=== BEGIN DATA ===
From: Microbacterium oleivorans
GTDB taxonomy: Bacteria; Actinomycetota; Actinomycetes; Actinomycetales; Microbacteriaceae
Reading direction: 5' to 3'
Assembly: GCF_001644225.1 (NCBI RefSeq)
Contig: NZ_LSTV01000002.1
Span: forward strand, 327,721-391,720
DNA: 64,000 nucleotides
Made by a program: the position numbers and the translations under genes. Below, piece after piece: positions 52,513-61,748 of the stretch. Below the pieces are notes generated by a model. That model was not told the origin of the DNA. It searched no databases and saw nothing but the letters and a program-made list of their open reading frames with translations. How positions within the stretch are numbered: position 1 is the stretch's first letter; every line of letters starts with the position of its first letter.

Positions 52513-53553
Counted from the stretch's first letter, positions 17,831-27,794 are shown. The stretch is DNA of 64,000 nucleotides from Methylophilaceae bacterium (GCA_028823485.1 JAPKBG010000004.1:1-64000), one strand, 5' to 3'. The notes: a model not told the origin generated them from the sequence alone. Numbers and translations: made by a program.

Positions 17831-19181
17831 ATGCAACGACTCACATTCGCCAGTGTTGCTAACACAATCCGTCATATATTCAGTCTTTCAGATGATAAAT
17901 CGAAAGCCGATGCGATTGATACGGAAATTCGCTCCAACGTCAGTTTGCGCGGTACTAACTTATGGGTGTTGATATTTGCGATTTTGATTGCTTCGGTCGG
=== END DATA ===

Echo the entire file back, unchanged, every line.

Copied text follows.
From: Microbacterium oleivorans
GTDB taxonomy: Bacteria; Actinomycetota; Actinomycetes; Actinomycetales; Microbacteriaceae
Reading direction: 5' to 3'
Assembly: GCF_001644225.1 (NCBI RefSeq)
Contig: NZ_LSTV01000002.1
Span: forward strand, 327,721-391,720
DNA: 64,000 nucleotides
Made by a program: the position numbers and the translations under genes. Below, piece after piece: positions 52,513-61,748 of the stretch. Below the pieces are notes generated by a model. That model was not told the origin of the DNA. It searched no databases and saw nothing but the letters and a program-made list of their open reading frames with translations. How positions within the stretch are numbered: position 1 is the stretch's first letter; every line of letters starts with the position of its first letter.

Positions 52513-53553
Counted from the stretch's first letter, positions 17,831-27,794 are shown. The stretch is DNA of 64,000 nucleotides from Methylophilaceae bacterium (GCA_028823485.1 JAPKBG010000004.1:1-64000), one strand, 5' to 3'. The notes: a model not told the origin generated them from the sequence alone. Numbers and translations: made by a program.

Positions 17831-19181
17831 ATGCAACGACTCACATTCGCCAGTGTTGCTAACACAATCCGTCATATATTCAGTCTTTCAGATGATAAAT
17901 CGAAAGCCGATGCGATTGATACGGAAATTCGCTCCAACGTCAGTTTGCGCGGTACTAACTTATGGGTGTTGATATTTGCGATTTTGATTGCTTCGGTCGG